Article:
40 yr old would-be resident alien rating looking to obtain USCG endorsement

Good day ladies and gents,

I’m hoping someone with knowledge of the US maritime laws can help me out. I’ll very much appreciate any information.

I’m 40 years old and just got into the maritime industry. I am a Russian citizen and I completed an intensive 5 month “Rating Forming Part of a Navigational Watch” course at a recognized private maritime training center (not a college); was a Deck Cadet for 3 months and obtained my Russian STCW licenses.
I intend to work as an Ordinary Seaman for two contracts and then obtain my Able-Bodied Seaman license as soon as I pass the examination.

I happen to be married to an American citizen, and will soon be moving to the States.

I would like to know if my Russian rating endorsements will be accepted for work on a US vessel when I move. If not, will I be required to do an exam, and/or what steps will I need to take to be able to work on a vessel in the States?

Also, are there any realistic chances that I will be hired?

Thank you very much in advance.

Best regards,


Everything you need to know…


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Hi Anchorman,
Thank you for the very quick reply. I’ll take a look.

Once you get a permanent resident status (green card) you can get unlicensed credentials but you will basically have to start over.

Thank you Chief.
Do you mean I’ll have to start over as Ordinary Seaman? Will it even make any sense trying to find work with unlicensed credentials?
I’m assuming to get licensed I’ll have to take an exam or do the whole course over…

I misread your original post and didn’t realize you have a Russian License. This thread is worth reading.


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Thanks a lot Chief, was definitely a good read.
From what I gathered (someone please correct me if I’m wrong), ratings can work with unlicensed AB credentials. (Officers need to be licensed and citizens)
What I’m not completely clear on is, since I can work with unlicensed AB or OS credentials, will my other Russian STCW licences have to be USCG approved (considering that I’ll be a rating)? I’m talking about “Security training for seafarers with designated duties” 6/2; “Basic safety training”; e.t.c.

Foreign (non-US) sea time is allowed but you will have to take all the STCW courses (Basic Safety Training, Security training, etc) again as those courses you took were not USCG approved. OS credentials is an entry level position and not really an issue but you would have to test for AB if your are approved to do so.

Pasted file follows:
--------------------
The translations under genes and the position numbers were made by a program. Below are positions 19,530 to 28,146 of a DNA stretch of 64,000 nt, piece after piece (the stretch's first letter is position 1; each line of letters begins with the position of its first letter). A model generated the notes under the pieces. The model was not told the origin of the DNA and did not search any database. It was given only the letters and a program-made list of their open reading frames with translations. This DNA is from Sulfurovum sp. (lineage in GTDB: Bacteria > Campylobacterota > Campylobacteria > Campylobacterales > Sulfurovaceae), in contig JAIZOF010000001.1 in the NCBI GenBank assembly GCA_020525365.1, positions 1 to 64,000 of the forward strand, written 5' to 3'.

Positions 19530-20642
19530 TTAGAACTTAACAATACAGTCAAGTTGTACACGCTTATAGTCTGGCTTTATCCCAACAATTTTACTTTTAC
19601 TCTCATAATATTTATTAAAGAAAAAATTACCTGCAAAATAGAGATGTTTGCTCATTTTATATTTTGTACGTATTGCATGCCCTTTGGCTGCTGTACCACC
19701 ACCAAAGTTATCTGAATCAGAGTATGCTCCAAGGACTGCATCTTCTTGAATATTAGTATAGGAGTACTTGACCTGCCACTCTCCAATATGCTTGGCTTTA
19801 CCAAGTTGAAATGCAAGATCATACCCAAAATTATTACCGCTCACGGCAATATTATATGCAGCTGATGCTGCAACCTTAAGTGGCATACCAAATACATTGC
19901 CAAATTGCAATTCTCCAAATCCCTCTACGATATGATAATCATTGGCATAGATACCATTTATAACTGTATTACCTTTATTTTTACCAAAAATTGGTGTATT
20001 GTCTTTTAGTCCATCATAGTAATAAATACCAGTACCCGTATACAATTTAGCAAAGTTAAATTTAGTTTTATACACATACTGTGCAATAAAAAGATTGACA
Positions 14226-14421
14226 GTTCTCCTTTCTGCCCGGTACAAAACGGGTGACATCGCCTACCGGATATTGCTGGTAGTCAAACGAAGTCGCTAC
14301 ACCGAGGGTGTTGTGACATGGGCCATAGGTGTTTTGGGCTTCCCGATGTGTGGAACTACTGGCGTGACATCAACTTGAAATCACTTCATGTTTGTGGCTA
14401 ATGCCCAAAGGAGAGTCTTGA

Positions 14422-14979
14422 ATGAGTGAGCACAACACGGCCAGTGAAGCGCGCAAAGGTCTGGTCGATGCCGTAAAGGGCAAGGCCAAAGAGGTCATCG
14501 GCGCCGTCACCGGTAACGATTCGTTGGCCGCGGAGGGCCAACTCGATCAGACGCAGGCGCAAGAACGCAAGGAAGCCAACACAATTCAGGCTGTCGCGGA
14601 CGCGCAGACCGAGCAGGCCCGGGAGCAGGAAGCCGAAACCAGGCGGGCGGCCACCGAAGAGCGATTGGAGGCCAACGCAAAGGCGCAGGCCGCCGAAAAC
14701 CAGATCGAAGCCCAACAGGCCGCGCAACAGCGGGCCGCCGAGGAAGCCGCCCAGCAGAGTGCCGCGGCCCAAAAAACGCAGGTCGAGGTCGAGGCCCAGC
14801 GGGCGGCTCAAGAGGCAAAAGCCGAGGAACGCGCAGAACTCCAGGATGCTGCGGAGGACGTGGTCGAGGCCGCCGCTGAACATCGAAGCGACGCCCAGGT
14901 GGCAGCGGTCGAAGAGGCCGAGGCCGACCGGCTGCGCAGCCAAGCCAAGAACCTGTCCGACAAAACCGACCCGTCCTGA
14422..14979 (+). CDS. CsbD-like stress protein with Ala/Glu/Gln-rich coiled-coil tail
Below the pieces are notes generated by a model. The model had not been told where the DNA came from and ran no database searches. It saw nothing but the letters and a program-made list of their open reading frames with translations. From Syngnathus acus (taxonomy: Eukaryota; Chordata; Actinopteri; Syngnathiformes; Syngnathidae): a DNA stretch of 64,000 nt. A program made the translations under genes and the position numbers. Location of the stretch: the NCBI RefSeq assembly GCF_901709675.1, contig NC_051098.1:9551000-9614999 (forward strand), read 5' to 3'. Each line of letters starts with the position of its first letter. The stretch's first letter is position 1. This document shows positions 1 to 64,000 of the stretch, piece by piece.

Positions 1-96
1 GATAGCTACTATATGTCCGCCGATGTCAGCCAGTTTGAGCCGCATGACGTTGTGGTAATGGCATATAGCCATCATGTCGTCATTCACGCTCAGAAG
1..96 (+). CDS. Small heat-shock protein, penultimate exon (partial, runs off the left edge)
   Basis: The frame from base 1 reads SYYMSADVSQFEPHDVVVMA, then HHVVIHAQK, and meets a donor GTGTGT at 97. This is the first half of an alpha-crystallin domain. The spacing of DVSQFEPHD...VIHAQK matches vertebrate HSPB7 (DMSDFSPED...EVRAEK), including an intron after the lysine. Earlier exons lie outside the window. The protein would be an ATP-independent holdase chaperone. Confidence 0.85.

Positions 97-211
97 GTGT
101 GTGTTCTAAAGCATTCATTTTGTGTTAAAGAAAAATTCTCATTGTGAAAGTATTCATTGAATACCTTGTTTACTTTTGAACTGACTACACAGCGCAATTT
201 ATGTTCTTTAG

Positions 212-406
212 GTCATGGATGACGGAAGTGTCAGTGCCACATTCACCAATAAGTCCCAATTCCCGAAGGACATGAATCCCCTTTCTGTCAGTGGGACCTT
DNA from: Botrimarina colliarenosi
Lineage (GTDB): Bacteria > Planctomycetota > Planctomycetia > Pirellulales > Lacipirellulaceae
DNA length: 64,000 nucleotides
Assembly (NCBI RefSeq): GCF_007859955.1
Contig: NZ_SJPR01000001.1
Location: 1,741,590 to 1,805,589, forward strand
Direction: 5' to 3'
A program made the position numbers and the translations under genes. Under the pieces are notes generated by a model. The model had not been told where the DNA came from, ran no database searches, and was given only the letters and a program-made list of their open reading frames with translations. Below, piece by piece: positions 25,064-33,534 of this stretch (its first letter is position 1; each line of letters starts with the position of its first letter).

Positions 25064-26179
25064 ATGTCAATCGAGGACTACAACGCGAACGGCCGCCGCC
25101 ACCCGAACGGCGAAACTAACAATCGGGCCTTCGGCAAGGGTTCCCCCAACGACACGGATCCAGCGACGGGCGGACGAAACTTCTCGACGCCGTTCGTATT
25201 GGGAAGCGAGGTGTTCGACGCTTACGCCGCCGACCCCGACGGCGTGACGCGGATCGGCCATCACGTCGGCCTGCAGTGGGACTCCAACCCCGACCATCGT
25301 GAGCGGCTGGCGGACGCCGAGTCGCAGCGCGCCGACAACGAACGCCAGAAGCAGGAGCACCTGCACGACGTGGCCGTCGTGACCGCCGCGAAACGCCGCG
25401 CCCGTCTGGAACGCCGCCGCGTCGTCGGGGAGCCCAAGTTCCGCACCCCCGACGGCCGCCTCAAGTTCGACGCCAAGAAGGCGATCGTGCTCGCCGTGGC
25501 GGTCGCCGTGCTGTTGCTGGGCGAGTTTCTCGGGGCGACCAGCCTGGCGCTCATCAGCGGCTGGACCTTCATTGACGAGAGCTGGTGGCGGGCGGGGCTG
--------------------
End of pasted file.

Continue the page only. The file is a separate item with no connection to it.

You may find it is easier to continue sailing on your Russian credentials in the short term if there are jobs.

I really appreciate your time and advice, thank you very much!

There are deckhand jobs on many US vessels that do NOT require ANY USCG credentials or a TWIC Card to be a deckhand: vessels under 100 GRT (about 350 GT), fishing vessels, Tugboat’s, etc. These vessels provide new mariners in America with jobs and seatime toward AB ratings.

Another advantage of small vessel jobs is that you will work 12 hour days which will provide you 1-1/2 days seatime credit for each day worked.

Vessels over 100 GRT require a USCG issued MMC. Therexare jobs for entry level mariners as OS.

In order to get an MMC you must get a TWIC card. From what I hear, new immigrants get their TWIC cards faster than American citizens because the TWIC program is unable to check foreign criminal records.

Apply for your TWIC card and MMC as soon as you receive your “Greencard”.

With 180 days of seatime (including on foreign ships) or only 120 (12 hour) days, you can apply for the rating and take the exam for AB OSV (restricted to offshore supply vessels). You will never have to take another exam for AB. You can progress through AB Special (12 months), AB Limited (18 months) and AB unlimited (36 months) without taking anymore exams, just submitting more seatime.

STCW endorsements are issued separately and endorsed separately in your MMC. You do not need them to work on vessels that are: under 200 GRT, fishing vessels, or any vessel operating on the Great Lakes, Inland Waters, Rivers, or harbors.

You will need to take the required USCG approved STCW courses: BT, PSC, etc. and meet STCW seatime requirements to get USCG STCW endorsements for Able Seafarer - Deck in order to serve on ocean and coastwise vessels over 200 GRT.

Job hunting, your Russian credentials and training will usually be an advantage. Being a recent immigrant from a country where people must work hard is often also a job hunting advantage.

I have had very good experiences with Eastern European trained mariners, and for that matter, most recent immigrant mariners.

I do not think you will have any problem finding jobs. There are plenty of “deckhands” looking for jobs, but not many good hardworking deckhands available to hire.


Thank you so very much for the detailed explanation, Tugsailor. I’ll do as you suggested, I’m just hoping I can find an offshore supply vessel in California when I move in a couple of years.

And thank you to everyone who took the time to give me your great advice.

All the best!